While waiting for friends,staff at one of the museums I used to work for had a chat with me. They told me about their event, special guest, to sign up quickly. This monthly event is becoming very popular, but the number of tickets remains limited.
So the moment the invitation was received, I warned friends and reserved tickets. A week before the event, a reminder mail followed with nearly ten workshops to choose from. I never realized there would be workshops … A special audio tour would also be available, compiled by the special guest.
Last Thursday, we joined a long queue to show our tickets, our entrance cards, reserve a place for the first round of workshops. Then we went to the museum’s Brasserie to have a quick dinner. Downstairs, the bar opened, the DJ started, finger food – well, that was served the whole evening and ranged from delicious veggie dips to Asian fritters.
Roughly a quarter past six, the director welcomed the crowd. The introduction of the special guest and the ceremony of handing over the “museum’s keys” followed.
Each month, a special guest is promoted to “museum-director-for-a-night”. This time, Dutch princess Laurentien hosted the evening. She is known not just as author of a series of children’s books, but also as active patron and promoter of a list of charities many of which focus on reading, writing, education.
She was not alone. Her kids had been roped in. Two had been promoted to special museum educators with the task of answering questions about a few paintings the princess had selected. The youngest one was time manager and co-coach at the workshop I joined.
This group was treated to a short life- and networking coaching-session. It was interesting to let go of everything, relax, contemplate the room and paintings in silence, select one – then connect with a total stranger to discuss our choices.
Yes, of course I knew the room, but had I ever bothered to admire the sun-light reflected by the pond outside, on its walls and ceiling? Yes, of course I knew the odd chandeliers. Of course, I had noticed the grisailles, colourful flower-still-lives, ceiling full of paintings. Had I really ever wondered how they affected, appealed, influenced me?
This was a nice way to interact with art and people. It was also another way of teaching people to focus, observe, share and connect. A different way of teaching to look, than say the drawing tours offered by the Amsterdam Rijksmuseum. Yet just as worthwhile, absorbing, revealing.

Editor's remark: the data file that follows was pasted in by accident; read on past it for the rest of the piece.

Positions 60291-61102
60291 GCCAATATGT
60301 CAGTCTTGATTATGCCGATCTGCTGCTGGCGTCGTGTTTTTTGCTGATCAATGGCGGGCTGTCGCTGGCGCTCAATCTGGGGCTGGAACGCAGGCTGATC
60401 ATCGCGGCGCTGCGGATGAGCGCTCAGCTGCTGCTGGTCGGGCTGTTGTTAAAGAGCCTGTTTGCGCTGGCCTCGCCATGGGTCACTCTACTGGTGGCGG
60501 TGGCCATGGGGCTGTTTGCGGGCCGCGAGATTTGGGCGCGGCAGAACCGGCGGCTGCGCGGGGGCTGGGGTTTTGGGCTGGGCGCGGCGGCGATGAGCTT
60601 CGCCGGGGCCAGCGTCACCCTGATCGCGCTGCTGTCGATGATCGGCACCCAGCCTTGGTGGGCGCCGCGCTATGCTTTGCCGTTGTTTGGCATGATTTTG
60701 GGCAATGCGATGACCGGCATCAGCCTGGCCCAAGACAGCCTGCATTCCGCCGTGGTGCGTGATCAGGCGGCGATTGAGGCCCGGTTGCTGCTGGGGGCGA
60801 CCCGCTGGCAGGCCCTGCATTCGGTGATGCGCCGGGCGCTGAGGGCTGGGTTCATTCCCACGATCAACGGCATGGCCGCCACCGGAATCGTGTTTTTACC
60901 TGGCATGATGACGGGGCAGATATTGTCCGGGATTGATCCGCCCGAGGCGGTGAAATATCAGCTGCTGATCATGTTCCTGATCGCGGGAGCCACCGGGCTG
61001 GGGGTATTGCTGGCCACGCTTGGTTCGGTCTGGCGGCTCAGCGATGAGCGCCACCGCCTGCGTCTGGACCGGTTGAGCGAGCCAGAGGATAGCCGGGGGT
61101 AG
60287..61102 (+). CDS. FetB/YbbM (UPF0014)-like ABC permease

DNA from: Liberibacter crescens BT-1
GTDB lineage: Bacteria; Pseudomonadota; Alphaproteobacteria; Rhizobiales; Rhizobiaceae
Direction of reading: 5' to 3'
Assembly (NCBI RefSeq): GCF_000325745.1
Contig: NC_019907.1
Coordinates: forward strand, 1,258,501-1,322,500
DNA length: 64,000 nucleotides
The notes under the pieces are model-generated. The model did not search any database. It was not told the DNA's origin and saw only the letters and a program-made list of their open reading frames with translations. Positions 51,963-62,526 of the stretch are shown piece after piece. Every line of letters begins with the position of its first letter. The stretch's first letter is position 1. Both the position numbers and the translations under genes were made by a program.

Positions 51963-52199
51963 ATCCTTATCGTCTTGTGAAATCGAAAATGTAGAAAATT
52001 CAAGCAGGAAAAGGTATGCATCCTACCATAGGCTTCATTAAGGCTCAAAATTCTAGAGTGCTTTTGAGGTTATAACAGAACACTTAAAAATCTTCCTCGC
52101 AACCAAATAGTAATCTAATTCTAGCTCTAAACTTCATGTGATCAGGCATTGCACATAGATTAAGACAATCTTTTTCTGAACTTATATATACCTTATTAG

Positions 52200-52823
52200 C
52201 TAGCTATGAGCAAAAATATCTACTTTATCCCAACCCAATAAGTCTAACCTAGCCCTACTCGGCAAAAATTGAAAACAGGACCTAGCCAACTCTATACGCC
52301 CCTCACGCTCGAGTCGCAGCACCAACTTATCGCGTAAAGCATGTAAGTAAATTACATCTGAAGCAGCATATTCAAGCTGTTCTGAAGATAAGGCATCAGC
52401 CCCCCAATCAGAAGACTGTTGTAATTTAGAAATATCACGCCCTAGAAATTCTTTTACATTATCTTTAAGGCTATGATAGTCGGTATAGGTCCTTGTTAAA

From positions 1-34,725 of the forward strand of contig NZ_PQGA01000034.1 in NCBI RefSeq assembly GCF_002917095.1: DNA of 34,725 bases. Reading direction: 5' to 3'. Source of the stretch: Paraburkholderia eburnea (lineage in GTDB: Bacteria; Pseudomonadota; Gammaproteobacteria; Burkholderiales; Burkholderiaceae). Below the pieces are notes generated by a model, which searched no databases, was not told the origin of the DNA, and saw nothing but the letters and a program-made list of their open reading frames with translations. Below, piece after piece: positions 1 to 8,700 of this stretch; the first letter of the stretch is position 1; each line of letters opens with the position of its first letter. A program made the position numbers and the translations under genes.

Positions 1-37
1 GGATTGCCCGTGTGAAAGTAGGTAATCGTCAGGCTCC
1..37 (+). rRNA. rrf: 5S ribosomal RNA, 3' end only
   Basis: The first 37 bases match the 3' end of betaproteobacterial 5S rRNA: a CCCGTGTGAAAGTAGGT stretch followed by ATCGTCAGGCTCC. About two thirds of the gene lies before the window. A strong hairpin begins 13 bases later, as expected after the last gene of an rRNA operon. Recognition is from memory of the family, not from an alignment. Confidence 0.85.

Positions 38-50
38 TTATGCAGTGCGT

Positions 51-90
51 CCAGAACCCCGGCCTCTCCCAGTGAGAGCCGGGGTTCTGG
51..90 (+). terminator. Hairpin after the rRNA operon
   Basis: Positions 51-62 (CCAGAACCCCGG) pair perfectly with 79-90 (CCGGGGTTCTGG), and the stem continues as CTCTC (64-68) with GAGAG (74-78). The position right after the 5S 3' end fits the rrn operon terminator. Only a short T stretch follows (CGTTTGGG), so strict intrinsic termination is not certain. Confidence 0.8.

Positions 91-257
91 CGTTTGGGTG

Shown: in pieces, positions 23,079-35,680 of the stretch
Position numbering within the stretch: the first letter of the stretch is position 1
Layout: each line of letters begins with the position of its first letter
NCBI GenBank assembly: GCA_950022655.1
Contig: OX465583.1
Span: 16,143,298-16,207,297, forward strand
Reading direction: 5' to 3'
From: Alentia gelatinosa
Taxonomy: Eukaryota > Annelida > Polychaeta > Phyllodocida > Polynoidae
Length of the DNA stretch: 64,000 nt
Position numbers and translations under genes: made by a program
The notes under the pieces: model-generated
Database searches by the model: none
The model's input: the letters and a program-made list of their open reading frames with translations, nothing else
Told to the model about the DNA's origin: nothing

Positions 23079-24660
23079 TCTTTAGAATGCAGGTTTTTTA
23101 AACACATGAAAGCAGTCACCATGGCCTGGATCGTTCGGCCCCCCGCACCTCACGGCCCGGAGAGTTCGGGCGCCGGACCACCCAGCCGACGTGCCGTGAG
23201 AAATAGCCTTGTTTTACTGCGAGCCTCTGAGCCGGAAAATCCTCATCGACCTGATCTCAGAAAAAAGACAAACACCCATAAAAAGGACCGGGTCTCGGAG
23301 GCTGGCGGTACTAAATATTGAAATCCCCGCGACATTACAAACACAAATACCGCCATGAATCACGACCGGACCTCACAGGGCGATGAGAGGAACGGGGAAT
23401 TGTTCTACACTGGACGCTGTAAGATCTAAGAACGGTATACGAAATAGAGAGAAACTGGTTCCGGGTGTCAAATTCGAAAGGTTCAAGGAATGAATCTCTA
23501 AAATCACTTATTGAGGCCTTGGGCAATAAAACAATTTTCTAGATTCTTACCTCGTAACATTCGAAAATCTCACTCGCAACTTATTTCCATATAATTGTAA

After this workshop, we were lucky enough to obtain left-over-tickets for the second round of workshops. While other guests visited the bar, friends attended more workshops. I joined a group for a short lecture on a series of portraits. The lecture turned out to be given by the Mauritshuis Museum’s director herself.
Even better: she lectured on a group of portraits which are among my favorites. Among them are three by Holbein. He painted these at the court of Henry VIII.
It includes the portrait Henry VIII’s third wife, whom I find rather prim-looking: Jane Seymour. As the first workshop had shown, art means and reveals different things to people, so you may disagree. I have always been fascinated by Robert Cheseman’s portrait.
These portraits now hang in the same room, but museums regularly change displays, so don’t be surprised if you find them hanging elsewhere. Or you may be unable to find one or two. The director explained at least one of the portraits will be restored. Another one will be on loan to a future exhibition elsewhere in the world.
After the workshops, we finished the evening with a drink from the bar. Other guests showed no intention of going home early, but our heads were full of impressions, facts, unique experiences. We all agreed, it had been interesting and great fun! Next month’s special guest is already known and we’ve already signed up.
The only drawback: all workshops were offered in Dutch. The same goes for special evenings at most of the other Dutch museums. The Vincent van Gogh Museum in Amsterdam is one of the exceptions. On the other hand: plenty museums the world over organize such events.
The V&A in London for instance, does smashing ones I absolutely recommend. Brussels museums have their Nocturnes. So: visiting London, Paris, Berlin, Amsterdam, New York, Brussels, anywhere and interested in museums and exhibitions? Check museum websites, ask tourist information: like us, you may end up having a very unique experience! Take a look at for instance:
Museum Mauritshuis, The Hague: Maurits &
Van Gogh Museum, Amsterdam: Vincent Friday Night
V&A, London: Friday Late
Brussels Museums: Nocturnes, start again from September 2017 but there are other events
Tourist Info Paris: Museums open till late in Paris